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New rules for work permits

The basic rule is that if you want to work in Canada, you have to be a citizen or a permanent resident or have a work permit. There are, however, a few exceptions. 

There have been recent controversies over who gets work permits and in what circumstances and perhaps, more to the point, how the rules with respect to work permits are enforced. 

After all, an unenforced rule becomes no rule at all. 

As a result, the Canadian government has made changes in the way work permits will be issued and how employers and workers will be monitored by government.

I am contacted every day by people wanting to work in Canada. If Canada relaxed the rules with respect to foreign workers there would be no shortage of applicants. 

That is not necessarily a bad thing, Canada wants workers and immigrants to help keep our economy and our society strong.

The magic trick the government tries to conjure is to allow enough workers into Canada to keep businesses happy without letting in so many that Canadian workers will fear that wages and salaries and benefits are being forced down. 

This is a clumsy exercise. There is a lot of temptation for Canadian employers and foreign workers to abuse the process, as can often be seen when foreign workers and Canadian employers are willing to conspire to pay and to accept lower wages.

The basic rule is that if you want to work in Canada you have to be a citizen or a permanent resident or have a work permit. 

There are a few exceptions, under Canada’s various free trade agreements for example, but that is the basic rule.

Foreign workers will only be issued permits to work in Canada if the Canadian government believes there is a shortage of the relevant workers in Canada and that the economy (usually that means businesses) is being harmed or limited as a result.

So government tries to monitor, investigate, and to punish when abuse is found. 

It does this by requiring employers who want to hire foreign workers to apply for permission to do so, in the form of what is called a positive Labour Market Opinion (LMO) which says, in effect, that there is a shortage of such workers in the relevant region of Canada.

To get the positive LMO the employer has to show that serious efforts made to find a Canadian employee for the position were unsuccessful. 

Without an approved LMO it is, in most situations, illegal for the employer to hire a foreign worker.

The Canadian government is now extending its power to investigate how employers are using or abusing LMOs.

Government officials will now have additional powers to investigate and conduct inspections to make sure employers are complying with the agreements.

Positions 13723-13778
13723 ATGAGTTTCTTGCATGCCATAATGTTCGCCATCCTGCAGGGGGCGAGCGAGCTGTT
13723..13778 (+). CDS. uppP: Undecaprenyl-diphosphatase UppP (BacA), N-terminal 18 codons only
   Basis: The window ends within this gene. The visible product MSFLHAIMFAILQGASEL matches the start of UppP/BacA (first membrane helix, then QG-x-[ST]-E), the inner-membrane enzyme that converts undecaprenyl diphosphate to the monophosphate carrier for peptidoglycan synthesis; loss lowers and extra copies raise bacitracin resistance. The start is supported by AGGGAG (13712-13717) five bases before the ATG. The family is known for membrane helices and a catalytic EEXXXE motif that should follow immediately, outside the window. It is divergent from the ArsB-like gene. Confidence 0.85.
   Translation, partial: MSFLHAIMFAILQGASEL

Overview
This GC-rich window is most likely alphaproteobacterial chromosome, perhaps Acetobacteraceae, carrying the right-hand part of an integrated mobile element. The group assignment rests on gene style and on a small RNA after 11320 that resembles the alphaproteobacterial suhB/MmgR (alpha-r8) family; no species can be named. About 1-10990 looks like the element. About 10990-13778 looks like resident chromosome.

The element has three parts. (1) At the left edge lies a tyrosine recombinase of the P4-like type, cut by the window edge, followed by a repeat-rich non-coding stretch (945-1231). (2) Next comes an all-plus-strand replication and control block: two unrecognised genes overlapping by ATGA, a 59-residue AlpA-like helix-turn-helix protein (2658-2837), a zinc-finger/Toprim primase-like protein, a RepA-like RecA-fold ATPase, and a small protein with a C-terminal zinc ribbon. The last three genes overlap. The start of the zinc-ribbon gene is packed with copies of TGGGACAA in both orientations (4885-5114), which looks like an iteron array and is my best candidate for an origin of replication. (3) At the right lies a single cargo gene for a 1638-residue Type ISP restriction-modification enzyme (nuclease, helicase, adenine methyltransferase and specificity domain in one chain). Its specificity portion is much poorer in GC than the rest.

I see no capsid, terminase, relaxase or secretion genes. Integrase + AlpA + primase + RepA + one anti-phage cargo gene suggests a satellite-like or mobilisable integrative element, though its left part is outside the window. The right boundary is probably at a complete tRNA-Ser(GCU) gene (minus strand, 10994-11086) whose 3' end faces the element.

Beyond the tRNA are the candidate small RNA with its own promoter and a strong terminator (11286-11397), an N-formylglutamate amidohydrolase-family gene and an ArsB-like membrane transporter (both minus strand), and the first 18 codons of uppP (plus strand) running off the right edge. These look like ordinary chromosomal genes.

Officials will be allowed to conduct investigations into employers’ conduct for up to two years after an employment relationship has ended, to ban noncompliant employers from applying for another LMO for two years, to publish a list of noncompliant employers, and to refuse applications or revoke LMOs and work permits where they determine it is appropriate.

I have seen many cases where, obviously, the employer and the worker both knew that the wage the worker was receiving was lower than what was promised when the employer applied for the LMO. Neither of them was going to complain. The employer was happy to be paying less than would have been paid to a Canadian worker and the foreign worker had a bigger objective, to take care of a family outside of Canada or to get Canadian permanent residency, and did not want to put that at risk.

Whether these additional powers will enable government to enforce the rules or they are simply a distraction remains to be seen. But the protection of both foreign workers and of Canadian workers is obviously a serious objective.

Those who may be eligible to apply for immigration to Canada, based on their work experience, include chemical engineers, geological engineers, land surveyors, audiologists, etc.
This short list is just a sample. Experience in one of a number of other professions and skilled trades might also qualify you or someone you know for permanent residence. For an assessment form and a free preliminary assessment contact us at cc@GregoryJamesLaw.com.      

                                                                                                                                                            – Gregory James

Posted: Apr 1, 2014

February 2020

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